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By Brittany Loggins
August 2, 2021
Apartment building with credit score color wheel awning.
Pete Ryan for Money

You’re probably familiar with the pains of filling out apartment rental applications.

Wrangling with security deposits, cosigners and pay stubs can get taxing fast. And if you have a low credit score, or even a mediocre one, the endless parade of hoops you’re asked to jump through only multiplies.

Bad credit can be a huge headache when it comes to finding a new apartment, but all hope isn’t lost. Here is a roundup of tips for improving your odds of getting approved by a potential landlord if your credit history is less-than-stellar.

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Prove you can afford to pay the monthly rent

Whether the property you’re interested in is owned by an individual landlord or a retail management company, you’ll want to show them up front that you make enough money to cover each month’s rent payment.

The easiest way to do this is by providing current bank account statements that include a dated register of any money you have coming in regularly — whether that’s from a salaried job, gig work or an allowance from a family member.

Be sure to provide the entire statement—your potential landlord will want to see how much money you’re spending each month, too—as well as a snapshot of how much money is currently sitting in your savings account. Most banking apps make it fairly easy to select and share all of this info.

Offer to pay a higher security deposit

Chalking up the money to pay for a security deposit can be a real pain, but if you want to prove that you have the cash on hand to snag the apartment of your dreams, consider offering even more than is required.

You don’t break the bank — if the normal security deposit is one month’s rent, offer up two months instead. This will put your landlord at ease if they’re concerned you’ll default, or another worst-case scenario.

Offer to pay some of the rent upfront

Like the higher security deposit option, offering to make a few month’s worth of rental payments before you move in will increase the likelihood that a prospective landlord or property manager will take a chance on you.

When offering up the extra cash, it might be worth explaining why your credit report has taken a hit. If you’re dealing with a bankruptcy, credit card debt or medical bills, be upfront about that.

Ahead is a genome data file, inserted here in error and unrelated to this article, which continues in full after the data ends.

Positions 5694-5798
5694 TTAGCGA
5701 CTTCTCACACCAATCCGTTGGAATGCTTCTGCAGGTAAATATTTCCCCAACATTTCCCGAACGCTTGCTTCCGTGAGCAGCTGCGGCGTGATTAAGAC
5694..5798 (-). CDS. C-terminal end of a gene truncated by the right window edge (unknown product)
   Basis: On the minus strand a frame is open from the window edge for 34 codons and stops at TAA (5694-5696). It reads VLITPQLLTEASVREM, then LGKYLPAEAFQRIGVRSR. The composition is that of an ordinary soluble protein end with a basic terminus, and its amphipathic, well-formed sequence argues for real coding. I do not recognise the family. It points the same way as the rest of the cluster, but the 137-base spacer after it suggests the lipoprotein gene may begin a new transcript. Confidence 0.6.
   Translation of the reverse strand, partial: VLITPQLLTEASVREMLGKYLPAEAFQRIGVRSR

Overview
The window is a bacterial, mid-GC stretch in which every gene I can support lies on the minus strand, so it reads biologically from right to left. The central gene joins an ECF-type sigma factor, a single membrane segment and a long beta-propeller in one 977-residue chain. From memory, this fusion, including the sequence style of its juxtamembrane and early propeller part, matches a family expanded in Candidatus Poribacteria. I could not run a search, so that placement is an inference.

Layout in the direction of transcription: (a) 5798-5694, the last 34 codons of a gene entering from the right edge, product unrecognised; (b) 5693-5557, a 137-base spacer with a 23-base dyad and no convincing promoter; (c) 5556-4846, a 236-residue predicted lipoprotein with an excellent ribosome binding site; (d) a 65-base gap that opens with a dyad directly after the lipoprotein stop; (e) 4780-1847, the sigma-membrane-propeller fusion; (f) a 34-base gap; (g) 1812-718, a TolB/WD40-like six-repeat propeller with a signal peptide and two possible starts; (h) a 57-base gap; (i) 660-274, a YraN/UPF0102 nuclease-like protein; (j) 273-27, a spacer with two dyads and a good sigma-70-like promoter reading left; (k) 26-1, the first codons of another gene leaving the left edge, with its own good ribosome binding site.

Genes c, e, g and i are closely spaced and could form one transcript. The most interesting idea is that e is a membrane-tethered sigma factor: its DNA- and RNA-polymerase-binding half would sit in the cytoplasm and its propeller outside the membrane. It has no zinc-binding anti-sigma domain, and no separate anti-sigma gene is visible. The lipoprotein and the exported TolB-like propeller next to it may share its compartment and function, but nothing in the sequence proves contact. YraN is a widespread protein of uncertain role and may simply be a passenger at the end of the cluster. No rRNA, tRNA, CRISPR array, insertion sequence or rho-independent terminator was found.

The extra money will help your landlord see that you are on the right track and serious about this investment.

You can also suggest signing up for automatic payments, which will come straight out of the bank account you’ve already provided a snapshot of, for the rest of the lease term.

Get a cosigner or guarantor

Guarantors aren’t an option everywhere, but in large cities like New York and San Francisco where rent is astronomically high, this is a popular option.

If you can get a parent or someone else who’s close to you with good income and credit who is willing to vouch for you in a guarantor or cosigner relationship, the odds of getting approved for a new apartment are exponentially higher. It can be a tricky line to toe: Most buildings require a guarantor to make 80 times the price of rent, and all require them to make up any rental payments the leaseholder falls behind on.

Likewise, some properties require guarantors and cosigners to live in the same state as you do, since it’s harder to run down charges for outstanding payments across state lines.

Regardless, both of these options show potential landlords that they’ll be able to collect on your monthly rent if you default.

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Ask for reference letters

You’ll probably be asked to provide contact info for your past landlords on the rental application, but it pays to go the extra mile and have at least one of them write you a letter of recommendation.

Ask them to mention that you always paid rent on time, were a considerate (and clean!) tenant, and that they didn’t have to threaten you with eviction. Also, have them note that you left your old apartment in great condition, that you reported any issues that needed attention in a prompt manner, and that your rental history is sparkling clean.

Go through your credit report with a fine-tooth comb

Scan your most recent credit report carefully to be sure that no mistakes or errant charges are responsible for your bad credit score. You should also make sure all of your past addresses are correct and check for other signs of identity fraud. Reporting this to the credit card company could result in the credit bureau removing the citation from your report, which would immediately help your credit score — and bump up your chances of getting approved.

You can also try Money’s other recommended quick tricks to help get on the path to good credit ASAP. The most tried and true advice? Pay down all your credit cards until your credit utilization ratio is less than 30% or lower.

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Look for rentals that don’t do credit checks

While they’re not as common, you can occasionally find a private landlord who is willing to let you bypass a credit check entirely.

Search through Craigslist, Facebook Marketplace and local message boards to see what’s out there. You might get lucky and find someone who’s looking to make a little cash while they wait for their home to sell, or pad their retirement savings with the help of an inherited rental property.

More from Money:

How to Read Your Credit Report

This Is the Fastest Way to Raise Your Credit Score

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